The IPCC initially - and wrongly - briefed that there had been an exchange of fire. One bullet killed Duggan, but an officer was hit, a bullet lodging in his shoulder-mounted radio. Forensic evidence later revealed this bullet was fired from a police weapon. It remains unknown whether Duggan was in or out of the car when he was shot.
The death sparked widespread community anger. "He was not mad enough or bad enough" to get into a police shoot-out, his friends and family said.
His family staged a peaceful demonstration outside Tottenham police station last Saturday but within hours it escalated. A group of young men set light to several squad cars sparking a riot - which led to the large scale copycat disorder across the country in the days that followed.
That Duggan was armed, sources have told the Sunday Telegraph, was directly linked to the death of his friend Easton.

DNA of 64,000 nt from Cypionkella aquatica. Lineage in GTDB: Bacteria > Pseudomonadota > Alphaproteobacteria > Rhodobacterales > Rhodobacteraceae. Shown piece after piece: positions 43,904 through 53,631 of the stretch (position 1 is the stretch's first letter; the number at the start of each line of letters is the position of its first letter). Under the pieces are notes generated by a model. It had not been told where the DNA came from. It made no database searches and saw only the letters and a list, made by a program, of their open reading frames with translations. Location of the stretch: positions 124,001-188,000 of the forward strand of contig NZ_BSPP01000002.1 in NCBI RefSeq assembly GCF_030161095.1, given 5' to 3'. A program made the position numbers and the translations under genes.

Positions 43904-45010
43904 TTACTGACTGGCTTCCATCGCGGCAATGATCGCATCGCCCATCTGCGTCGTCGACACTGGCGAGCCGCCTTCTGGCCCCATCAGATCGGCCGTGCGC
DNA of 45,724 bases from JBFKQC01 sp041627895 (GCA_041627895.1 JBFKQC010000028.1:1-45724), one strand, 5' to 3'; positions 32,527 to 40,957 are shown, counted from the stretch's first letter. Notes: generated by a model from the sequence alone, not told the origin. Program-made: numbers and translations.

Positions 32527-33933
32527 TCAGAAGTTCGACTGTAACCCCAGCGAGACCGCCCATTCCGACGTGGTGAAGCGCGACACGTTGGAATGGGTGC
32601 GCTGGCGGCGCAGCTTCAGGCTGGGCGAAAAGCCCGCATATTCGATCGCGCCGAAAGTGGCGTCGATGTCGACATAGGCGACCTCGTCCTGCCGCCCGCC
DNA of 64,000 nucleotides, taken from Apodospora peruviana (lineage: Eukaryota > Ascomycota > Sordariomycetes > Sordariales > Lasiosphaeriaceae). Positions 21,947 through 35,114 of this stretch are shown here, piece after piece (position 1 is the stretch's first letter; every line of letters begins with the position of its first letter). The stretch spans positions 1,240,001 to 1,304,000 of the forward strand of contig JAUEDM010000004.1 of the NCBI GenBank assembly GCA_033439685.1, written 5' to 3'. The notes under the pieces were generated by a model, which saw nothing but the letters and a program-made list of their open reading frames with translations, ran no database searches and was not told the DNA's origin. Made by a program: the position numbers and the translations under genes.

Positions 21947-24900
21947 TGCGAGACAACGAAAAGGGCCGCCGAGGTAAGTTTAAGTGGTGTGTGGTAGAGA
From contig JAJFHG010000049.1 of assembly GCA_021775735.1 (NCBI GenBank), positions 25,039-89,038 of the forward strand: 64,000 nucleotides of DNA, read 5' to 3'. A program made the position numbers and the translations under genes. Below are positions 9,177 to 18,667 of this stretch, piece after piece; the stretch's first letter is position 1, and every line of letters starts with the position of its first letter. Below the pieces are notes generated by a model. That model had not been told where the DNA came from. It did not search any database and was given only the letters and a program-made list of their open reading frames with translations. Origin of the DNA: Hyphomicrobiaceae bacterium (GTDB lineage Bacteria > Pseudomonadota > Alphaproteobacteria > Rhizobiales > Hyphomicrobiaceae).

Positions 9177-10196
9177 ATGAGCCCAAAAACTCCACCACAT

"The problem is when you leave a gang, or grow out of the gang you are still tied by friendship and family," said one source who knew him.
"It doesn't matter if you have left the roads, your rivals do not care. You are always a potential victim, even if that is just because you are a familiar face from the ends [gang territory] or because of a relative, like Smegz. Mark did not necessarily have to had played an active role in the gang to be a target or fear for his life."
Prime Minister David Cameron last week declared war on the street gangs. But Easton's death illustrate the difficulties that war will face.